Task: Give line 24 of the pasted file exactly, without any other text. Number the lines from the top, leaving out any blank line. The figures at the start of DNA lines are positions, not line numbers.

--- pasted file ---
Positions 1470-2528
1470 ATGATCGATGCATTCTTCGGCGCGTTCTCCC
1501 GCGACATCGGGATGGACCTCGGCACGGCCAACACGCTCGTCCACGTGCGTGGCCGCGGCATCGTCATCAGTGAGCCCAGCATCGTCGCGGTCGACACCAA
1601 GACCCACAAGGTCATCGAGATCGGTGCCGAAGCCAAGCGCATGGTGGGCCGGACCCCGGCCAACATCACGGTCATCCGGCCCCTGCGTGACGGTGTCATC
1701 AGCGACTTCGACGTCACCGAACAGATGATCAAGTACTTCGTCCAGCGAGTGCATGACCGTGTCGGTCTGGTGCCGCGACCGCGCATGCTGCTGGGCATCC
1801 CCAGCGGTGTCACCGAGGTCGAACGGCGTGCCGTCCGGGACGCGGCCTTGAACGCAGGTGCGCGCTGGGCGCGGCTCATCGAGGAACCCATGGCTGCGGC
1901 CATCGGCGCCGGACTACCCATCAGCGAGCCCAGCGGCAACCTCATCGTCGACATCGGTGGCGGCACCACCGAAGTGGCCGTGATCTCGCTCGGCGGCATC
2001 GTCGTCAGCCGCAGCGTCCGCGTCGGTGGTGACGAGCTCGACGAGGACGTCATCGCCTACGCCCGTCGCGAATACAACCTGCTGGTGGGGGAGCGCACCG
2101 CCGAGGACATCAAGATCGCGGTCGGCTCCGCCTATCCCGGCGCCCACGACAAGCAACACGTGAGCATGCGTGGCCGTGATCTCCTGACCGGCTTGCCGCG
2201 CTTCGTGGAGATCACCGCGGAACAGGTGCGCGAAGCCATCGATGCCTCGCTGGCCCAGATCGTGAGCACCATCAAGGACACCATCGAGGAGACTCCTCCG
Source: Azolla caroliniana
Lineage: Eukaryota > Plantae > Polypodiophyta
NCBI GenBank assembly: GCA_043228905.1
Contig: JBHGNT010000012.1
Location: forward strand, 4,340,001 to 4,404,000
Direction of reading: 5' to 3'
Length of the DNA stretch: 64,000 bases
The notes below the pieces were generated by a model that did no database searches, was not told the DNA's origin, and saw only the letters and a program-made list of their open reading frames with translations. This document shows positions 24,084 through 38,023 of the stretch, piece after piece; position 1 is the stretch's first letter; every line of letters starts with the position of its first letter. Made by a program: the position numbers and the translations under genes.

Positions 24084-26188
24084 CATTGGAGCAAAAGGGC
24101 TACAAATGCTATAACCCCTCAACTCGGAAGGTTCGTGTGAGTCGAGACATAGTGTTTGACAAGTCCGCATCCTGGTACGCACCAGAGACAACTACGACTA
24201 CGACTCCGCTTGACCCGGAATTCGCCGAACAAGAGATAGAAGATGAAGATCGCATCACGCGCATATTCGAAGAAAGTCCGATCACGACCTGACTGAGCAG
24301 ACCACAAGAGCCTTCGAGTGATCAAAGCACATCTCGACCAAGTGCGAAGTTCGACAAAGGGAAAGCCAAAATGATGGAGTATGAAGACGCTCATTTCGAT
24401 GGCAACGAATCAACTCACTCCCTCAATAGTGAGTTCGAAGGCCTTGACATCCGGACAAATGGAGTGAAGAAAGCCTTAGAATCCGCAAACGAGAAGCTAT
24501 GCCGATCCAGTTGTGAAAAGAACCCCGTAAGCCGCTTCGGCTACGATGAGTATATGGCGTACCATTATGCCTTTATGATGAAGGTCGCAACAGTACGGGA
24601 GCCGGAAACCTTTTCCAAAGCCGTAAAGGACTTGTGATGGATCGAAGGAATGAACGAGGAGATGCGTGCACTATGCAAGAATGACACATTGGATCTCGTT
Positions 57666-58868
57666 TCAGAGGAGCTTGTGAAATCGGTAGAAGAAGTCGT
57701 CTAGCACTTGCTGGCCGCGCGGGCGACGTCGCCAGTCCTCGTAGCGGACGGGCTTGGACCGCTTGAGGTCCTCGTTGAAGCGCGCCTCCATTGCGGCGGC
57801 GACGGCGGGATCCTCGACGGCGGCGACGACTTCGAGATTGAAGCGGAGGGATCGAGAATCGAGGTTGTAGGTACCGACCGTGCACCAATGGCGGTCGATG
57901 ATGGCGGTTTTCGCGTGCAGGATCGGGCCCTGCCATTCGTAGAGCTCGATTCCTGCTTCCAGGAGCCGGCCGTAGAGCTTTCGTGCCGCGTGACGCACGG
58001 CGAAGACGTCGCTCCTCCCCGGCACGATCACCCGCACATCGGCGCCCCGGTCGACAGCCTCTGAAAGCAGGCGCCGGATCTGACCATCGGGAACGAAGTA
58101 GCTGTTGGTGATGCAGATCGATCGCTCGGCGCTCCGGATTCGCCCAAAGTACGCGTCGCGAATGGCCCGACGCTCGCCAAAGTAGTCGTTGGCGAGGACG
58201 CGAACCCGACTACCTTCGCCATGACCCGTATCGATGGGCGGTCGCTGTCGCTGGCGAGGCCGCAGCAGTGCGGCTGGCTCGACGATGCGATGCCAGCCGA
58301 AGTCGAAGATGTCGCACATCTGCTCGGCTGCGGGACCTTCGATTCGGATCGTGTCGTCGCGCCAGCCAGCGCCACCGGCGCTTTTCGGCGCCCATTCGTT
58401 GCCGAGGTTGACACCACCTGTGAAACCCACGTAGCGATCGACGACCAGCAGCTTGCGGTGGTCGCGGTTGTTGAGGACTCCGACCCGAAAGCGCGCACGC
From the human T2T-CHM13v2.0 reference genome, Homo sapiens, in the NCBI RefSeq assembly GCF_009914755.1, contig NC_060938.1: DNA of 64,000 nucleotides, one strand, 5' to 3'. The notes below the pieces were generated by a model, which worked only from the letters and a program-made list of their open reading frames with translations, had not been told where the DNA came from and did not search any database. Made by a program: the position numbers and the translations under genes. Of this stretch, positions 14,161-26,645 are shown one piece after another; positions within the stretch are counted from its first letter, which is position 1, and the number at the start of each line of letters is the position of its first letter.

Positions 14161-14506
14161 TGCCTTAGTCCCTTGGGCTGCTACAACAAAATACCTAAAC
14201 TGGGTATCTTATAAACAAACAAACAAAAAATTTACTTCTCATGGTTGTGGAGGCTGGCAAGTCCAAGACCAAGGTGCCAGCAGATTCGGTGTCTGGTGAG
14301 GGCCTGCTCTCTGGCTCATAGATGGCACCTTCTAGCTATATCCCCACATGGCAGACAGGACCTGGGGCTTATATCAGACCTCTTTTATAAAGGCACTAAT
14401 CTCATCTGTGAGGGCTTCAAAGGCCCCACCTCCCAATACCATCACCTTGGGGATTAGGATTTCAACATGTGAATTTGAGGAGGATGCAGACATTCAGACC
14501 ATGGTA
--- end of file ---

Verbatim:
24401 GGCAACGAATCAACTCACTCCCTCAATAGTGAGTTCGAAGGCCTTGACATCCGGACAAATGGAGTGAAGAAAGCCTTAGAATCCGCAAACGAGAAGCTAT